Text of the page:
Mirroring Haughwout’s home collection, jars of dried herbs, tinctures, oils, honeys, and other natural products lined shelves in Clifford Gallery. They’re adorned with labels about where and when the substances were harvested and whether the moon was waxing and waning when they were made. Nearby, an unlikely guest: a doctor’s bag. Haughwout ventured into herbalism at the behest of her father, a medical practitioner. “In my adolescence, I rebelled against an expensive modern medical system and began to think about ways that everyday people can heal themselves,” she explains. “That rebellion began a lifelong conversation between us.”
Plants also make an appearance in Haughwout’s art practice. In her Food Forest Studio at the Schupf Art Studios in Hamilton, a site where Haughwout conducts eco-art experiments, she hosts eco-art events such as Grafters X Change, during which students learn about ecological arts practices.
Haughwout also teaches about code-based art, or art that is distributed, procedural, or instruction-based. “My own personal art practice now travels across technology and ecology. It operates inside and outside of the gallery.”
The Shoe Connoisseur
Professor Lynette Stephenson
Click-clacking down the corridors of Little Hall, Stephenson is always sporting fresh footwear, never repeating a pair. It’s easy for her, because she owns “an Imelda Marcos level of shoes,” she says. In her collection of more than 1,000 pairs is a dozen Margiela Tabi-style shoes. Stephenson included these in the exhibition in honor of the style’s 30th anniversary.
Stephenson teaches drawing and painting courses and is interested in contemporary art and theory — a realm in which fashion fits. Still a staple at fashion week, the Tabi can appear conventional from the side — but, when the foot turns, its iconic detail is revealed. A slit separates the big toe from the rest, giving a cloven appearance. “I primarily like shoes that look odd,” Stephenson says. “I didn’t set out to make a collection. Just, I really liked them. They’re comfortable and odd looking at the same time.”
Margiela developed the Tabi following a trip to Japan, where the style is popular in sock form as part of the Wafuku, or Japanese costume. “It’s a twist on something that was traditional,” Stephenson says.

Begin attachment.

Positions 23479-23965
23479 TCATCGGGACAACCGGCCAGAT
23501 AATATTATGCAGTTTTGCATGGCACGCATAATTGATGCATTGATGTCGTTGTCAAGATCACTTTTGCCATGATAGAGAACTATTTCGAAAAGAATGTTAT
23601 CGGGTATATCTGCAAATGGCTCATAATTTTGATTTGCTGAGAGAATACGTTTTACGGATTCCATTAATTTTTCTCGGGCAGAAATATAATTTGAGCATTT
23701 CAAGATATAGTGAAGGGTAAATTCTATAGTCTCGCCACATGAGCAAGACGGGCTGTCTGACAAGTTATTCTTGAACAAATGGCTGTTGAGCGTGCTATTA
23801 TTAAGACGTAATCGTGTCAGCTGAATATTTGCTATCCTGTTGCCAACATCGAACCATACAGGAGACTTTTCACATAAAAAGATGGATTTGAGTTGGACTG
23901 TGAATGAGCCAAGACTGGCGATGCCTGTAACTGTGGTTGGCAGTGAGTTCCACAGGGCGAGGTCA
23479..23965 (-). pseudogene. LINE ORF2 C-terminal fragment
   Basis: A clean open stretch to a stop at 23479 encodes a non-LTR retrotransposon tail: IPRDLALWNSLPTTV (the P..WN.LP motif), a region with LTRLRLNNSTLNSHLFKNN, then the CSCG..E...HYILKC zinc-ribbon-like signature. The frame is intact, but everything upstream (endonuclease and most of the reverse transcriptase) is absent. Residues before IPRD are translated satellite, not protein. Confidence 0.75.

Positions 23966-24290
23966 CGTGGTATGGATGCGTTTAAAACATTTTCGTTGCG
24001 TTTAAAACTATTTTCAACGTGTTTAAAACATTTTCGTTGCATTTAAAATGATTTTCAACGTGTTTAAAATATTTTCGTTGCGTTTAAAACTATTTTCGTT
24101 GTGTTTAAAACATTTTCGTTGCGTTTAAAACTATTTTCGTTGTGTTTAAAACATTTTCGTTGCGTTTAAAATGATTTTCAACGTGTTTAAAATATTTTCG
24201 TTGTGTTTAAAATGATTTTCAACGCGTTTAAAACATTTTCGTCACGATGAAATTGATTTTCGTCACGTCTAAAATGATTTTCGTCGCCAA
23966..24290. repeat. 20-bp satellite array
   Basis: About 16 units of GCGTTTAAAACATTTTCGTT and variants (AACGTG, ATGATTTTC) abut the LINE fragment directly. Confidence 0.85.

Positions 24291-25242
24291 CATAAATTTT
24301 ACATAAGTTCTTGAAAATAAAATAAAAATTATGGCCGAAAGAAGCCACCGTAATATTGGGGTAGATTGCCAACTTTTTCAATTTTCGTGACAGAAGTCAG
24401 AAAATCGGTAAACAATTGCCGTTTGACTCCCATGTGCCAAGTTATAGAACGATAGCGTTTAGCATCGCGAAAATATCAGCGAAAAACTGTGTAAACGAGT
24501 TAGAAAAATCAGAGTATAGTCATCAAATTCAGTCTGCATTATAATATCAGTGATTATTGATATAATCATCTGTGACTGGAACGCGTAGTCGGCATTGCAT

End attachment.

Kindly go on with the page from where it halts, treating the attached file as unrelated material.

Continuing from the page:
“I like in the fashion world the way they make that twist.”
Stephenson sees fashion as a type of art, and wearing an interesting accessory, like the Tabi, draws attention — as a magnificent painting would. That others notice what she’s wearing makes her feel confident. “People think fashion is superficial, but you’d be surprised how people feel differently by what they wear. It changes the way you feel.”
The Jazz Man
Colgate professors collecting interesting objects isn’t a new phenomenon — just look at the University’s Blackmore Jazz Archive. Founded in honor of Robert L. Blackmore ’41, William Henry Crawshaw Professor of literature emeritus, the Case Library collection features jazz recordings and books donated by Blackmore in 2001. The library’s third floor includes a listening station and archival material about Duke Ellington’s 1940 concert in Memorial Chapel. Blackmore was, of course, in the audience.
The professor first shared his passion for jazz music with the Colgate community in 1961, when he began his WRCU show Your Monday Date with Jazz. He continued the project, his labor of love, until 2001. “I enjoy tension in poetry and dissonance in jazz,” he told the Colgate Maroon in 1986. “I like the Blues. The Blues give you a glimpse into the soul.”
Throughout the course of 50 years, Blackmore compiled more than 60,000 albums. Approximately 17,000 of them are housed in the library.
Watch this highlight reel compiled from the exhibit’s opening and interviews with the collectors.